RELEASE: The Fed’s Oil and Gas Bailout Is a Mistake

Washington, D.C. — A new report from the Center for American Progress looks at how the Federal Reserve’s support for the oil and gas industry, through its emergency lending programs, is inappropriate given its responsibility to safeguard the financial system.

Long before the coronavirus pandemic, the oil and gas industry was is deep financial trouble due to depressed oil prices caused by the global oil surplus and other factors. But as Gregg Gelzinis, Michael Madowitz, and Divya Vijay explain in “The Fed’s Oil and Gas Bailout Is a Mistake,” in recent months, the industry has used its influence with the Trump administration and its allies in Congress to shape Fed programs designed to provide emergency coronavirus relief. The ailing industry was successful in changing the scope of the Fed’s Main Street Lending Program (MSLP), designed to help small and midsized businesses, to benefit itself. The Fed is also now breaking long-standing precedent by buying junk exchange-traded funds in its large corporate credit facilities, which carry the debt of troubled or bankrupt oil and gas companies. Propping up the oil and gas industry runs counter to the Fed’s financial stability mandate. These companies are fueling the climate crisis, which poses serious risks to financial institutions and markets.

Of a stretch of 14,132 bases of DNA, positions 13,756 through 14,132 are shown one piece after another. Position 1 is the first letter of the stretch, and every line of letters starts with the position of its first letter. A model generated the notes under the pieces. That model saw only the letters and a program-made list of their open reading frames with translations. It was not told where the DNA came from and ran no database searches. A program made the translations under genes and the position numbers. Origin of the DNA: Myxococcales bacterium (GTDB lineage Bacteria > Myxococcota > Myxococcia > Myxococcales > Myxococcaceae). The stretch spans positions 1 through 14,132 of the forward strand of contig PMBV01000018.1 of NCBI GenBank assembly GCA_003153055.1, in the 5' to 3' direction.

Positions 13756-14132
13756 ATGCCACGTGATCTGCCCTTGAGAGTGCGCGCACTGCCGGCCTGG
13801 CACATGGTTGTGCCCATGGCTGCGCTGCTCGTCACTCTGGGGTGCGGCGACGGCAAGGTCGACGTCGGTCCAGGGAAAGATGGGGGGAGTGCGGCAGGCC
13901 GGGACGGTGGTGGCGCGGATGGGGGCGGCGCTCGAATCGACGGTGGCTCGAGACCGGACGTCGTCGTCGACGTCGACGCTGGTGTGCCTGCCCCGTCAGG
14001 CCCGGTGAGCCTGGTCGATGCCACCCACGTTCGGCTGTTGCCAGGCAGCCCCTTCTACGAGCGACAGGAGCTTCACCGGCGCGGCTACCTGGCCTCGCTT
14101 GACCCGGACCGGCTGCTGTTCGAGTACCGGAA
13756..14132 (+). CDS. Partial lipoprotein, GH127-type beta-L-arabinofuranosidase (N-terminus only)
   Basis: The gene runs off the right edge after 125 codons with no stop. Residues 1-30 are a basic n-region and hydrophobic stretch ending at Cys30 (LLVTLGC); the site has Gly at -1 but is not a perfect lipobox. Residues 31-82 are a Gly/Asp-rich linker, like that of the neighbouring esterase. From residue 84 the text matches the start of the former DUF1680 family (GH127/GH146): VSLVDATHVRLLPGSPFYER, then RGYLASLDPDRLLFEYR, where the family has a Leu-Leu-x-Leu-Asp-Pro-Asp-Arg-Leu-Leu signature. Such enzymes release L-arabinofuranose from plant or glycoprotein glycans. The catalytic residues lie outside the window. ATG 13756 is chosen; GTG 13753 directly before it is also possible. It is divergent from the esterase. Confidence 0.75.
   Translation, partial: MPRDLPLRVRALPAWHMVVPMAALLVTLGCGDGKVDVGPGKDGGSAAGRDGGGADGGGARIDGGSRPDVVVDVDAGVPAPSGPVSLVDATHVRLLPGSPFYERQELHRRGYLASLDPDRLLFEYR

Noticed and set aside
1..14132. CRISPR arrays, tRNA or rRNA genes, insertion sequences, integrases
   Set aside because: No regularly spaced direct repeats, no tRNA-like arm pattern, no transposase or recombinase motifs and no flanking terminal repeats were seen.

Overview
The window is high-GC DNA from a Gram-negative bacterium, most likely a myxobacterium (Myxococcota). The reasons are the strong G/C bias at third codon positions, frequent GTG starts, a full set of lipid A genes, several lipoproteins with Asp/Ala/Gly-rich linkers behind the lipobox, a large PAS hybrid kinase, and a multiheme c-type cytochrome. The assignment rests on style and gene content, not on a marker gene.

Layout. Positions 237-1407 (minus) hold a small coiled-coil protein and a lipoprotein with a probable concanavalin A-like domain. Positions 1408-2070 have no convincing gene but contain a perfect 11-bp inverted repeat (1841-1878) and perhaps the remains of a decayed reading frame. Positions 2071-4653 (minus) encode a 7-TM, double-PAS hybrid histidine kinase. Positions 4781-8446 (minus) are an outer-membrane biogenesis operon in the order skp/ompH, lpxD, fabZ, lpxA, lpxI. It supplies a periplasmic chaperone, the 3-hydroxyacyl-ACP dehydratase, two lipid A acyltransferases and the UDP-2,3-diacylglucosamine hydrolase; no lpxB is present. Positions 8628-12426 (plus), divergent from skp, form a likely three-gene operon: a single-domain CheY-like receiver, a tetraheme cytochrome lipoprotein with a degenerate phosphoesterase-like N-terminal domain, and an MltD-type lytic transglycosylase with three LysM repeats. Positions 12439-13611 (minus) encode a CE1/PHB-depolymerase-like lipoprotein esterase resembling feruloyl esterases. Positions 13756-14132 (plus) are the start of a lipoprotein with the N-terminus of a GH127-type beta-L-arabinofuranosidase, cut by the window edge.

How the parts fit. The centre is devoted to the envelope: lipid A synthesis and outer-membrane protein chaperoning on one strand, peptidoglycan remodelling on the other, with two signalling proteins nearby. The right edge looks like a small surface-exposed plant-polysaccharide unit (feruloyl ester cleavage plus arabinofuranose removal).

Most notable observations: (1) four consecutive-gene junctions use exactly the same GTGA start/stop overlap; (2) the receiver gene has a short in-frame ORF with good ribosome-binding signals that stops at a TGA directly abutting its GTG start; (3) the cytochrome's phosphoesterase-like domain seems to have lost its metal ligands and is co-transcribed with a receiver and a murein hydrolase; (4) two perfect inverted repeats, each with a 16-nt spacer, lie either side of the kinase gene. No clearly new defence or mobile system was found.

Importantly, none of the large corporate bailout facilities include any conditions for the companies receiving government support, such as restrictions on share buybacks and dividends, limits on executive compensation, or payroll maintenance requirements.

The report outlines five steps the Fed could take going forward to align its emergency lending facilities with its financial stability mandate:

  1. Prohibit the fossil fuel sector’s access to the emergency lending facilities. At the very least, the Fed should refrain from expanding the oil and gas industry’s access to the facilities.
  2. Evaluate and disclose the risks that climate change poses to its emergency lending portfolio.
  3. Account for and disclose the level of greenhouse gas (GHG) emissions that it is financing through these emergency programs.
  4. Develop and publish a plan to limit its financed GHG emissions.
  5. Seek to actively mitigate the financial stability risks of climate change by joining the Network for Greening the Financial System and incorporating climate risk into its regulatory and supervisory framework.

“By bailing out the already struggling oil and gas industry, the Fed is putting good money after bad and using public funds to prop up fossil fuel speculators’ bad bets,” said Gelzinis. “The fossil fuel sector is actively contributing to a major systemic threat to the financial system—climate change. The Fed is supposed to mitigate, not exacerbate, such risks. Limiting the industry’s access to these emergency programs would help protect public funds, the financial system, and the planet.”

Read: “The Fed’s Oil and Gas Bailout Is a Mistake” by Gregg Gelzinis, Michael Madowitz, and Divya Vijay

For more information on this topic or to speak to an expert, contact Julia Cusick at .